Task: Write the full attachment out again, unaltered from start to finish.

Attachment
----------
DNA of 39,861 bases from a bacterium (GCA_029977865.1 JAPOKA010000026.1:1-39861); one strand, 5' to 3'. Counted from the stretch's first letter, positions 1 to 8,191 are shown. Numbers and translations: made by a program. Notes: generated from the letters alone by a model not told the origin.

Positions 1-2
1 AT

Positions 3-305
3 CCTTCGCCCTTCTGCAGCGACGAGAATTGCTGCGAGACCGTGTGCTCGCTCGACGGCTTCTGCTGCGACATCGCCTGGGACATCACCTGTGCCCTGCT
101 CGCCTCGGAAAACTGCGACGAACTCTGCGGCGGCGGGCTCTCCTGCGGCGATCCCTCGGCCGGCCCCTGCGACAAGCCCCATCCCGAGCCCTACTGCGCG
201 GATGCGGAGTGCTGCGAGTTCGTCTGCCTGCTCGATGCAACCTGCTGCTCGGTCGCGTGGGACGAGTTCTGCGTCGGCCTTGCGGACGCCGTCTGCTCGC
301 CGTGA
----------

DNA of 39,861 bases from a bacterium (GCA_029977865.1 JAPOKA010000026.1:1-39861); one strand, 5' to 3'. Counted from the stretch's first letter, positions 1 to 8,191 are shown. Numbers and translations: made by a program. Notes: generated from the letters alone by a model not told the origin.

Positions 1-2
1 AT

Positions 3-305
3 CCTTCGCCCTTCTGCAGCGACGAGAATTGCTGCGAGACCGTGTGCTCGCTCGACGGCTTCTGCTGCGACATCGCCTGGGACATCACCTGTGCCCTGCT
101 CGCCTCGGAAAACTGCGACGAACTCTGCGGCGGCGGGCTCTCCTGCGGCGATCCCTCGGCCGGCCCCTGCGACAAGCCCCATCCCGAGCCCTACTGCGCG
201 GATGCGGAGTGCTGCGAGTTCGTCTGCCTGCTCGATGCAACCTGCTGCTCGGTCGCGTGGGACGAGTTCTGCGTCGGCCTTGCGGACGCCGTCTGCTCGC
301 CGTGA